This is the day when the serious adventure begins. After
Breakfast at 8am we repacked our bags and headed for our
boat the Amazon Explorer where we were given our cabins
for the rest of our journey down the Amazon.
They are a bit cramped with two bunk beds and a shower/toilet.
I shared with Robin Warne from Huddersfield who joined us
along with two other CSG members, Giles Barlow and Chris
Ralph, who all came to Peru a week earlier and had done
the grand tour of Cusco and Machu Pichu, which I fancy doing
myself sometime in the future. The boat had an ongoing problem
with its generator so we just got out the fishing rods and
hung them over the sides and preceded to catch large hatchet
fish, Triportheus sp., with would you believe it,
bread rolls on the hooks, wow! what a start. We had still
not left Iquitos yet because of the generator so we left
the boat by skiff (long boat with outboard motor) and headed
across to the opposite bank to do our first fish collecting.
This was good training for our trip as I went up to my knees
in the water as you sink in the muddy clay at your feet.
We caught small characins (Hemigrammus sp) and pims
(blochi and maculatus). After about an hour
we headed back to the Amazon Explorer.
We then set off at 2pm
for the Rio Nanay picking up a new generator on the way.
After a short trip up the river we laid anchor and took
the skiff across to our first village. We lighted and proceeded
to follow Dr.Fish ( David Schleser) and Dr.Bird (Devon Graham)
through the village. What really enthralled me here was
a full-bodied game of football going on between two teams
fully rigged out with strips and a commentary going on by
megaphone! Nothing changes around the world where football
is concerned, not even in the Amazon jungle. We fished,
with our nets two shallow blackwater creeks at Padro Cocha
where I caught my first catfish, an unusual one for me,
a small gold parasitic cat and also small Ancistrus,
Hyanuary tetras and a small Pike Cichlid which I later found
out to be a male Crenichila lucius. The p.H of the
stream was about 6.5 and the temp 75°F.
Our first night on the boat comprised of a meal of pineapples,
avocados, carrots, tomatoes and Shovelnose Catfish (dourada),
rice and bread, we then finished that off with a few beers.
We then fished off the side of the boat and caught a few
10inch Cetopis (parasitic whale cats) I didn't think
I would hear myself saying this about a catfish but they
were gruesome looking and not the least bit pretty. Retired
to bed at 1-15am after a few more beers.
Woke up with a rotten headache this morning, I think due
to the noise of the generator, definitely not the beer!
The weather so far has been overcast but nice and comfortable
(70°-75°F). We had breakfast at 7am and headed down
river and berthed at an Indian village of Atun Cocha where
the headman of the village informed the party about a forest
stream part of the way through the jungle. We walked the
jungle path for about 20 minutes and I was enthralled with
the amount of Butterflies flying around especially the Morpha
which are electric blue and apparently it is illegal to
take out of Peru, dead or alive. There was an abundance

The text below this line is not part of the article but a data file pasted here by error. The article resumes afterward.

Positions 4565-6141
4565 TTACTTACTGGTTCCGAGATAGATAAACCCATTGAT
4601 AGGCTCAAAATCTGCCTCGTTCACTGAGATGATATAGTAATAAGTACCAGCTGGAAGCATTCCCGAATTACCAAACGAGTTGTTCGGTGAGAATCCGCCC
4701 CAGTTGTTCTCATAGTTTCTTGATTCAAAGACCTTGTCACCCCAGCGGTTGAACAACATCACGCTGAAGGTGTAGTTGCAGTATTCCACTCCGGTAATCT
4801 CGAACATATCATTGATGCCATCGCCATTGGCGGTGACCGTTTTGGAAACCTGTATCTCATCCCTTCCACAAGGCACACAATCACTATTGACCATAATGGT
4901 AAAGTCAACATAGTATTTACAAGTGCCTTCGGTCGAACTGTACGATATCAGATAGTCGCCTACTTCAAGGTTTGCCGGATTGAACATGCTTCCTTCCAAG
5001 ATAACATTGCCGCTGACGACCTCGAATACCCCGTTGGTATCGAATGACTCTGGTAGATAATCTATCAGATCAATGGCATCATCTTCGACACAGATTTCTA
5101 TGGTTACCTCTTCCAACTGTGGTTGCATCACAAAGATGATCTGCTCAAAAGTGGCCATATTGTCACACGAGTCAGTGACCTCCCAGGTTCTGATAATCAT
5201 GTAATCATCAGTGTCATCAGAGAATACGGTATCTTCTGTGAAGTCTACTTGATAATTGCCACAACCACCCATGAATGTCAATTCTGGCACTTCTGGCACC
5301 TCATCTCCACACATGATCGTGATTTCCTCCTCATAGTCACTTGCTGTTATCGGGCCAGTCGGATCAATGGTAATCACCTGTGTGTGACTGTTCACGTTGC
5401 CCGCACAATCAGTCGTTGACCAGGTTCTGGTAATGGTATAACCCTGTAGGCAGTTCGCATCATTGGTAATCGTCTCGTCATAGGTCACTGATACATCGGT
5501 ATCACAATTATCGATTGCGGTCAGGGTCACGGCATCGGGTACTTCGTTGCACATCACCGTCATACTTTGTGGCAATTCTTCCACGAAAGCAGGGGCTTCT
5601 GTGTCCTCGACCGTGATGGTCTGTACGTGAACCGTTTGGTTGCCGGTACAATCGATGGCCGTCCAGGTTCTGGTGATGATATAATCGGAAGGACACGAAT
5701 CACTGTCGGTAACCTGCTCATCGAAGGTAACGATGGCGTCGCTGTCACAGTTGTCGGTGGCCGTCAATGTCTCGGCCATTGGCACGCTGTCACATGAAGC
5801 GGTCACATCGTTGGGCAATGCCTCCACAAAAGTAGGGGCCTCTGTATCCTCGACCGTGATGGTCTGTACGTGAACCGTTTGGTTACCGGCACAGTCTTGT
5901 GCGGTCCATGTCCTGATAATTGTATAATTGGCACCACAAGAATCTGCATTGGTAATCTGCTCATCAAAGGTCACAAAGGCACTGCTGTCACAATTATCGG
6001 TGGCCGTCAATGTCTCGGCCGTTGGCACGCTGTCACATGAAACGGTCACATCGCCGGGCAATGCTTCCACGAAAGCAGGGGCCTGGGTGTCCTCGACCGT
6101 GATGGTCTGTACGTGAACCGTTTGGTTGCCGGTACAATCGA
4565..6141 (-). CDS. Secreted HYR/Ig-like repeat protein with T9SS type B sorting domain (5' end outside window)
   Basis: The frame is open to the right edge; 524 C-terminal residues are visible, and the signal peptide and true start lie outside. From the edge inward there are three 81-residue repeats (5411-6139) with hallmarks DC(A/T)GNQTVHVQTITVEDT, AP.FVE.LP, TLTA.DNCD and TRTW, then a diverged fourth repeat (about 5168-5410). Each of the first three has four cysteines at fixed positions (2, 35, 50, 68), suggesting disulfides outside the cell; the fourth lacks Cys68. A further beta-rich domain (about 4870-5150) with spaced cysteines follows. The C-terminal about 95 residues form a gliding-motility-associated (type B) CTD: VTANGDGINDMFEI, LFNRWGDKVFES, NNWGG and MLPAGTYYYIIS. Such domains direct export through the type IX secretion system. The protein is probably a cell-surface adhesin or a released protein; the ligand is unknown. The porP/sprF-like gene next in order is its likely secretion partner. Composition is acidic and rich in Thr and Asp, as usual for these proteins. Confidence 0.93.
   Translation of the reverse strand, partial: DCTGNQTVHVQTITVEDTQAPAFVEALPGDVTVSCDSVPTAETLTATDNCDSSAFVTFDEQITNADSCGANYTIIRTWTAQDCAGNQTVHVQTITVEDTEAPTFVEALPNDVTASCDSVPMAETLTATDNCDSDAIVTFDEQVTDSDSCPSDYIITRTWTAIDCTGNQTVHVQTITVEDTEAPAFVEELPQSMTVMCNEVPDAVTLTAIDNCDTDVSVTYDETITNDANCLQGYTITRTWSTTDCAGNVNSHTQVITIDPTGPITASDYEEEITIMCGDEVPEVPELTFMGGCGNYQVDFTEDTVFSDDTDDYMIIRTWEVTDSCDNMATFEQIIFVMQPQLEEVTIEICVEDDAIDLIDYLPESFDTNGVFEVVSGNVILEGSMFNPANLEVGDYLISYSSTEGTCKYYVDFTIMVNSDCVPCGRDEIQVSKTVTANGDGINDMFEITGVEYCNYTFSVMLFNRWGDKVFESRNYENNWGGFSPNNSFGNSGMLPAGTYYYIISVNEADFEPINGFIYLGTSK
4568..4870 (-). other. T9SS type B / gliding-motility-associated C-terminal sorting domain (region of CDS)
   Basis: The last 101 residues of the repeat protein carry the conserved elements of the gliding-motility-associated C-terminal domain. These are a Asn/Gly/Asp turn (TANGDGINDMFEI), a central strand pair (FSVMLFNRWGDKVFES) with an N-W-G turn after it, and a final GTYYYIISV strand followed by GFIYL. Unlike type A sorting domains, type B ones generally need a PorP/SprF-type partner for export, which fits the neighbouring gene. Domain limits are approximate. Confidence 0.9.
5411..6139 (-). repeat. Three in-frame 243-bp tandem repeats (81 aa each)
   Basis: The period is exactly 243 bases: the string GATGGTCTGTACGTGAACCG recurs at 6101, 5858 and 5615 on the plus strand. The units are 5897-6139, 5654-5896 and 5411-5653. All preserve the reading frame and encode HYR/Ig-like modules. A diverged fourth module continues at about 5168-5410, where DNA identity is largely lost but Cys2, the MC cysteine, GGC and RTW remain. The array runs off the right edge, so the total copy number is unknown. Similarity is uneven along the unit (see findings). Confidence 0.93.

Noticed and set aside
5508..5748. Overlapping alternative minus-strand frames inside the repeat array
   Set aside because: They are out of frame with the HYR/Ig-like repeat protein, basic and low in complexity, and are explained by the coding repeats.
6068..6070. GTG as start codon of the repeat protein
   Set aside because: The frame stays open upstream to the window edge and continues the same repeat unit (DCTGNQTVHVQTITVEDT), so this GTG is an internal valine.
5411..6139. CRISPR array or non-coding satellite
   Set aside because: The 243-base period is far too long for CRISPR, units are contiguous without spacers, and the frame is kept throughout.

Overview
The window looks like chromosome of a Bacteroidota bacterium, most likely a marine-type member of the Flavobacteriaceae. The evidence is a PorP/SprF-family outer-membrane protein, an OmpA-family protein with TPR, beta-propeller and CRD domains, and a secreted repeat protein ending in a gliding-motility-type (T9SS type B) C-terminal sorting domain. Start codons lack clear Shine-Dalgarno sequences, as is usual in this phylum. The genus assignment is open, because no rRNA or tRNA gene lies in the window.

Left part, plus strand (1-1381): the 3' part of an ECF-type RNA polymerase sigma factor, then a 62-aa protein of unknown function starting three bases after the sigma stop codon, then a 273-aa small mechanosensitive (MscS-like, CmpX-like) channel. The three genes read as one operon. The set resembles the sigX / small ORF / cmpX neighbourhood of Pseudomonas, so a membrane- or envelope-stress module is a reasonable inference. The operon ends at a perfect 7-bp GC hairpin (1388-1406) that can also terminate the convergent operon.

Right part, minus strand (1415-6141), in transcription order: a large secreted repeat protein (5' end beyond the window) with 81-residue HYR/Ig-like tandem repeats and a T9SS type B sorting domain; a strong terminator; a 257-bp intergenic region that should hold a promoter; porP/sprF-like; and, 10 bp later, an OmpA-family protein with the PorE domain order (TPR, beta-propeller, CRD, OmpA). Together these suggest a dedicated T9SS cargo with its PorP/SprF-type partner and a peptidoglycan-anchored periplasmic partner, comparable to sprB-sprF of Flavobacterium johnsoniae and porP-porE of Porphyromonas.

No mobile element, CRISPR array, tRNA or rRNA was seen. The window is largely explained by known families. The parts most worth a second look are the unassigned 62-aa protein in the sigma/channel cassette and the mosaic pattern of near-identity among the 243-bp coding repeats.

of different trees, hollow Balsa wood trees and one tree
with porcupine type spikes (palm trees), which I can assure
you are quite sharp and sore! We at last stopped at the
clearwater stream but it was quite disappointing, as we
didn't catch too many fish here, another small Pike Cichlid
being my only catch. The weather is changing now and is
getting quite sunny and hot so on with the sun cream and
the silly hat. The water levels are still a bit too high
this year and this makes it harder to catch fish.
We made our way back to the Amazon Explorer where we had
the 'Dourada' again, done this time in a batter, which was
delicious. We now headed again down the Amazon towards the
Rio Orosa and stopped in the afternoon at a mud sandbar
on the upper Amazon adjacent to a small Village, this was
one of the funniest episodes of the trip especially trying
to walk the gangplank from the boat and ending up to our
knees in mud. If you have ever tried to walk in knee deep
mud its not to be recommended especially when you start
sinking in it and you suddenly realise that your traveling
companions are all taller than you and I'm 6' 1"! I
was pulled out by Steve, who by the way was standing on
my feet under the mud, and a native boy who must have thought
that we were all mad. Then Chris Ralph decided to follow
my example and started sinking in the gooey mess and he
is only 5ft odd! I don't know how we got him out with all
the laughing that was going on, but we managed.
With all the hilarity going on, I never caught any fish.
When we got back on board a (cold) shower was definitely
on the cards. After we all cleaned up we all sat down to
our dinner where the Chef had made a fruit cake which went
down well with a cup of tea. We made our way into the Rio
Orosa and on to the Madre Selva Forest Preserve, which is
run by the Amazonian Project, this area covers 50sq. km.
and is one of three on this clearwater tributary.
We berthed by the floating house/office and later started
fishing from the deck pulling in Calophsysus macropterus,
a large pim which is known as an Amazon vulture and will
eat just about anything. We pulled in quite a few large
pims here. I retired to bed at midnight after an enjoyable
but hectic day and crashed out, apart from the ever-noisy
generator of course!
© Julian Dignall @
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